What is professional indemnity insurance?
Professional indemnity insurance, PI insurance, professional liability insurance, errors and omissions. Whatever you call it, it covers professional people or businesses providing a specialist service – design, advice, words, numbers, ideas or other expertise – to paying clients.
It protects you if one of those paying clients (or a third party) alleges you've made a mistake and it's cost them money. And they sue you for their losses.
Your policy pays for a specialist solicitor to defend you and, if it turns out you're culpable, picks up the tab for compensation or damages you have to pay your client.
This is an easy one.
It comes down to three things: money, time and legal expertise. You might have one or two but you'll need lots of all three if a claim drops through your letterbox.
Because any allegation against you, regardless of whether you're actually at fault or not, has to be defended. Ignoring it won't make it go away and, honestly, can you say you're fully equipped to fight the good fight? If you're not, can you risk damaging your business and your reputation trying?
Professional indemnity insurance is your secret weapon. Having it means you can concentrate on your work and not worry about the consequences of your clients' finger-pointing.
You get the might of an expert insurer nestling in your back pocket, ready to fight your corner and protect your finances.
You're free to run your business, safe in the knowledge you’ll still have one when it's all over.
If you have a piece of string, now's a good time to measure it.
Actually, it's not quite as haphazard as that. But getting the right level of cover isn't always an exact science.
The important thing to remember is that your insurance covers your business. So your level of cover should be enough to fix the worst possible mistake your business can make.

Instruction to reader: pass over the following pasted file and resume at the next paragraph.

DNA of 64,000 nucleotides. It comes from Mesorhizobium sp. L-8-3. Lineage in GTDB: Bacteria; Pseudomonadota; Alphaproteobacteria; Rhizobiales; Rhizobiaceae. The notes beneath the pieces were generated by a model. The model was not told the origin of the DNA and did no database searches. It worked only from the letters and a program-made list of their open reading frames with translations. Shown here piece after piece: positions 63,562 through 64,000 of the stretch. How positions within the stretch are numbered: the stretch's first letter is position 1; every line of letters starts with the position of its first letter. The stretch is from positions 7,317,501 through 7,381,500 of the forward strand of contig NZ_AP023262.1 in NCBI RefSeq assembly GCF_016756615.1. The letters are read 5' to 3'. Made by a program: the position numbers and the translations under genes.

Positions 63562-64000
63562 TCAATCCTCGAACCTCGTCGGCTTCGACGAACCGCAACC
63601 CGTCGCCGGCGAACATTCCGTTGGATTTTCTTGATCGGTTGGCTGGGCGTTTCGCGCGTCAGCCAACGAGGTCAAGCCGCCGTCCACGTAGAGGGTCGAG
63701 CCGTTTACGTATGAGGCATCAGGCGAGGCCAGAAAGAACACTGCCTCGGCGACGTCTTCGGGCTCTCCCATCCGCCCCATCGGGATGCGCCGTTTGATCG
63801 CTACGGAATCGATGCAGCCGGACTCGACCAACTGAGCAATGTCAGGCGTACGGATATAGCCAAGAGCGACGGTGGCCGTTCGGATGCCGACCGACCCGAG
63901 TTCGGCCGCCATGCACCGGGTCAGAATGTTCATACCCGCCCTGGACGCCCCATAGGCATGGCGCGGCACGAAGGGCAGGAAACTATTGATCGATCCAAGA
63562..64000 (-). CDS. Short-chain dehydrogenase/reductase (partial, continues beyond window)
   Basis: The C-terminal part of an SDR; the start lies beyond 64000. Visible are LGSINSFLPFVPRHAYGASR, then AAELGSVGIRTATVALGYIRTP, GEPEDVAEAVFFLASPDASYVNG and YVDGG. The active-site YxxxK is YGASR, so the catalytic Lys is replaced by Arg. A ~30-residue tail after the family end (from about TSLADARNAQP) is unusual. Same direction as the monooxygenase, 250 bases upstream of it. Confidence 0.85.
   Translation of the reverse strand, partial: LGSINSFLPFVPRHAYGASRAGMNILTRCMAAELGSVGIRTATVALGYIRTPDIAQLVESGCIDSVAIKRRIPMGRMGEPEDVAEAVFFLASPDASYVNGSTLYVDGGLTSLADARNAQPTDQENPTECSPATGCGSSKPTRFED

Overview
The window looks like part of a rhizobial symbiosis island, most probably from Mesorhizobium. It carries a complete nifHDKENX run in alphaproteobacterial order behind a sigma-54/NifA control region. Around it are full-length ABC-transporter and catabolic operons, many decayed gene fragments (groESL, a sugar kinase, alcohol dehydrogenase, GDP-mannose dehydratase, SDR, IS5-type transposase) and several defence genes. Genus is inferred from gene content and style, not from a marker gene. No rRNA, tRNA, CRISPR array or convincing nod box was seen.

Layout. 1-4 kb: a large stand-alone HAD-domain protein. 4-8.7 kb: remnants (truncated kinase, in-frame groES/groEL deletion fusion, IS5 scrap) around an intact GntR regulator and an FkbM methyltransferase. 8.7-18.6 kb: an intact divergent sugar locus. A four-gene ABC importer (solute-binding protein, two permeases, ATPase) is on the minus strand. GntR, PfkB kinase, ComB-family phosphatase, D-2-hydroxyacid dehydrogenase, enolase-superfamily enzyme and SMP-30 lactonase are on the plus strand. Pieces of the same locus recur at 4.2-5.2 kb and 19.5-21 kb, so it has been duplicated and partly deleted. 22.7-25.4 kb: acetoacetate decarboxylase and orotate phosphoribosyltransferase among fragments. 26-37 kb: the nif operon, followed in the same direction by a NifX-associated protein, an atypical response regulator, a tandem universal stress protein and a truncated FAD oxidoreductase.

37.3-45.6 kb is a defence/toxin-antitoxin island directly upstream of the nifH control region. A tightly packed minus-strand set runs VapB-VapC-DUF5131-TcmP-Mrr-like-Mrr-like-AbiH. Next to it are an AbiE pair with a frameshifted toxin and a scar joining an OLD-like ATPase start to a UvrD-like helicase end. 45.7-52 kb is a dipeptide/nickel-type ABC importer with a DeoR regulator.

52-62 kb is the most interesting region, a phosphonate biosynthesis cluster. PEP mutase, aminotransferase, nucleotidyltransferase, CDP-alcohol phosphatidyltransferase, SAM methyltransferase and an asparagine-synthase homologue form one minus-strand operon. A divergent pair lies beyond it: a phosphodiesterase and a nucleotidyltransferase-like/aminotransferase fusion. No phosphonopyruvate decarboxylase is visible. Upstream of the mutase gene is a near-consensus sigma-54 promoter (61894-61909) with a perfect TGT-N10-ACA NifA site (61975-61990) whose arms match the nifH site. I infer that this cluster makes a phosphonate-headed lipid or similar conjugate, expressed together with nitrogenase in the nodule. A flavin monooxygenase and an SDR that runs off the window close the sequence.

You need to think about these things: what kind of work am I doing? What can go wrong? What sort of company am I working for? How much am I being paid? Is my work part of a larger project? What could I be sued for?
Your cover should be enough to fix worst-case scenario mistakes, pay compensation to your client AND stump up for the legal costs of defending you.
Buying as much as you can afford is a good place to start. You can never have too much.
Apart from the warm glow that comes with being insured, you mean?
If you're buying your insurance from us, the first thing you get is an email with links to your policy documents. This appears in your inbox a moment or two after you've bought your cover. (We don't post anything. Email is quicker, easier, cheaper, safer, and more reliable.)
Those documents are: a policy schedule, a policy wording, a summary of cover, a duty of disclosure, our terms of business, a statement of fact, an invoice and a selection of certificates depending on what insurance you buy.
If you pay by Direct Debit, your insurer posts a payment schedule too.
Some documents have our name on and some have your insurer's name on. Although it sounds like there's a lot to go through, it's really not that bad. At least you don't have to sign anything or send anything back.
Potential can of worms, this.
If you go out and about on business (for meetings, say), or if people come to yours, you'll need public liability insurance. It covers third-party claims of physical damage to property and people, made against you.
Staff need to be looked after. If you have employees, even just the one, you'll need employers' liability insurance. That way, you're covered if one (or more) of your guys alleges your business has injured them or made them ill, and claims damages. The HSE has made it a legal requirement so best not take any chances.
Office and property insurance covers the things you need to do your job. Everything can be covered, from pot plants to projectors; pencils to PCs. If you take things such as laptops, tablets, and other specialist electronics out and about, you'll need to cover them with separate portable equipment insurance.
Having business interruption insurance means you can keep working if your usual place of work isn't accessible. It covers the cost of temporarily setting up another place to work, as well as covering lost profits or revenue when you're out of action.
Last, but certainly not least, are your company's bosses. Directors and officers' insurance protects the people in charge from accusations that their decisions aren't in the business's, or the public's, best interests. They need it because directors' duties are many and varied, and allegations can come from anyone: shareholders, competitors, clients, regulators ... the list goes on. Directors being personally liable doesn't help either: if you don't have cover, you have to pay if something goes wrong. Gulp.